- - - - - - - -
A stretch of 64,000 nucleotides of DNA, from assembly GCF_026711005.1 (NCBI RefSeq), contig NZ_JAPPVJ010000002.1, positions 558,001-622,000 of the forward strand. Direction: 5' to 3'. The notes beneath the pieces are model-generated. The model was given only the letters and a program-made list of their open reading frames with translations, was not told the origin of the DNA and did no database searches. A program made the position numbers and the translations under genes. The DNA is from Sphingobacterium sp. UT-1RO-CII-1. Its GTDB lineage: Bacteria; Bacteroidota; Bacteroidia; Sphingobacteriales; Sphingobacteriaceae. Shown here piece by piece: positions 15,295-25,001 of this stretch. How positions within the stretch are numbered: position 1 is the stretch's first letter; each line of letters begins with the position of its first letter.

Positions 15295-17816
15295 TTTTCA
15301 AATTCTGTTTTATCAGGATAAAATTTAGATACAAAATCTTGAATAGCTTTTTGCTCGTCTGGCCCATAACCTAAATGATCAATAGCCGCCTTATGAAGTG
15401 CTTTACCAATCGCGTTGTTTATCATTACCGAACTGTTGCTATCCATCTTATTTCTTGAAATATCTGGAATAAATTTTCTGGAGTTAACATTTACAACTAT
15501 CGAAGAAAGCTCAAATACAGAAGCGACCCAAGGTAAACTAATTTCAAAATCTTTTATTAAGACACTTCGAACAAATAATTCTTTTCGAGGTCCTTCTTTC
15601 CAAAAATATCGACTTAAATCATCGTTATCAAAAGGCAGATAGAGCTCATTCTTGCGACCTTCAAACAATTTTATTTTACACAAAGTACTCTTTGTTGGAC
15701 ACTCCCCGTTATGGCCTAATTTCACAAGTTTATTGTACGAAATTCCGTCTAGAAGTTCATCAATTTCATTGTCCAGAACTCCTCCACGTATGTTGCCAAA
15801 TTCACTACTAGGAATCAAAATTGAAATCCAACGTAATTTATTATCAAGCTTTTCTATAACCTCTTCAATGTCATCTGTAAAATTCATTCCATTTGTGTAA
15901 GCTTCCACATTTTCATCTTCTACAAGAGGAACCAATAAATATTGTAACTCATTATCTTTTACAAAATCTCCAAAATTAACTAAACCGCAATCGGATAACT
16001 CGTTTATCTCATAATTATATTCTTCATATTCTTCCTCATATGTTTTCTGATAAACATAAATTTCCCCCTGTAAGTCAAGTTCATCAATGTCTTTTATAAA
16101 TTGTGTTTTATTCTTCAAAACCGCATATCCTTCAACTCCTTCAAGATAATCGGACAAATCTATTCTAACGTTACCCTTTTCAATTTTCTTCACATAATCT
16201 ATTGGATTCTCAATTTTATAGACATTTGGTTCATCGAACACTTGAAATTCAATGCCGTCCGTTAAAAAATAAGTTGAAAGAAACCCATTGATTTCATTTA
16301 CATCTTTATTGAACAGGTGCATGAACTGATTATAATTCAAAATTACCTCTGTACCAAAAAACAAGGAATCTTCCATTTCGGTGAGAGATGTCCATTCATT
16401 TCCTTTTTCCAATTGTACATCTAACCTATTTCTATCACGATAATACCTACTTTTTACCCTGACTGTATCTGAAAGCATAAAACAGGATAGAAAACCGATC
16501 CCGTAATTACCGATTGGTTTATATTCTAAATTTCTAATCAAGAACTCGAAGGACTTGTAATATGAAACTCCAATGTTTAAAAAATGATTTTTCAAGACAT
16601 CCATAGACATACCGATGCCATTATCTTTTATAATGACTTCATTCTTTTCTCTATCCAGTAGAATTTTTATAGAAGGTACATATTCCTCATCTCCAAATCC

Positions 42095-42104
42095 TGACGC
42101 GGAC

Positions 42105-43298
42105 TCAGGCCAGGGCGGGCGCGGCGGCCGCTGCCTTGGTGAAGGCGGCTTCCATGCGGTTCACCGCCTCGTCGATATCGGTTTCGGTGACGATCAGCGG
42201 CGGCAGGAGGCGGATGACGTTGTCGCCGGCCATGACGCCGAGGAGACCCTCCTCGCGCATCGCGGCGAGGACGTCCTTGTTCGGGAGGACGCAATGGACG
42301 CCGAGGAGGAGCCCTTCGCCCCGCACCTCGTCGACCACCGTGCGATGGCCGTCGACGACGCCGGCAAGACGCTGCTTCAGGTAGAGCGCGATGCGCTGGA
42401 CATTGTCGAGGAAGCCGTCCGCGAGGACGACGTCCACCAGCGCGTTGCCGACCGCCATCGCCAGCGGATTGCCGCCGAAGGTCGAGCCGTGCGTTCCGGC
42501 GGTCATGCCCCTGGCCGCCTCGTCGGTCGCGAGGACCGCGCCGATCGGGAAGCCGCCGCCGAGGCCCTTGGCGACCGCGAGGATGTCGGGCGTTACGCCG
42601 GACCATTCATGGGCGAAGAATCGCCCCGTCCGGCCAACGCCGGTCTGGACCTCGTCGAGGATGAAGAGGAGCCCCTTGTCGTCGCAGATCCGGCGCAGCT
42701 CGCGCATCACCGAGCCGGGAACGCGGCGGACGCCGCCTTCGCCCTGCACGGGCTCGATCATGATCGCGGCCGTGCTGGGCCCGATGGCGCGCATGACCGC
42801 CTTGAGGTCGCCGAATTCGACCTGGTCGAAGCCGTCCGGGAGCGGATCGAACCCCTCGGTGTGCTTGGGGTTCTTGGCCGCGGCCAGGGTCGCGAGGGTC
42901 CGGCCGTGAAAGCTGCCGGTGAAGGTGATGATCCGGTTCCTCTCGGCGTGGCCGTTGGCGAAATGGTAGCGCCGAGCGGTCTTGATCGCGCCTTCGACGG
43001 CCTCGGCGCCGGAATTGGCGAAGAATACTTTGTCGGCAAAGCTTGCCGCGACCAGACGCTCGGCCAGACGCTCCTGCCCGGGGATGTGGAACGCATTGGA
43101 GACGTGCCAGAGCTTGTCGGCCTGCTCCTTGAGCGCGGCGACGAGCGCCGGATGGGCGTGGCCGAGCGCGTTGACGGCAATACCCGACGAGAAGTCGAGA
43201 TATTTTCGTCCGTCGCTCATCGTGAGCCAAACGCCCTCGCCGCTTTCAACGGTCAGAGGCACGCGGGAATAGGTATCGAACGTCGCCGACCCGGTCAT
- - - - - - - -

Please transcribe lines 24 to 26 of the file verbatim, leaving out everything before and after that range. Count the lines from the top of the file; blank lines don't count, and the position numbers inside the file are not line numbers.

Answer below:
42301 CCGAGGAGGAGCCCTTCGCCCCGCACCTCGTCGACCACCGTGCGATGGCCGTCGACGACGCCGGCAAGACGCTGCTTCAGGTAGAGCGCGATGCGCTGGA
42401 CATTGTCGAGGAAGCCGTCCGCGAGGACGACGTCCACCAGCGCGTTGCCGACCGCCATCGCCAGCGGATTGCCGCCGAAGGTCGAGCCGTGCGTTCCGGC
42501 GGTCATGCCCCTGGCCGCCTCGTCGGTCGCGAGGACCGCGCCGATCGGGAAGCCGCCGCCGAGGCCCTTGGCGACCGCGAGGATGTCGGGCGTTACGCCG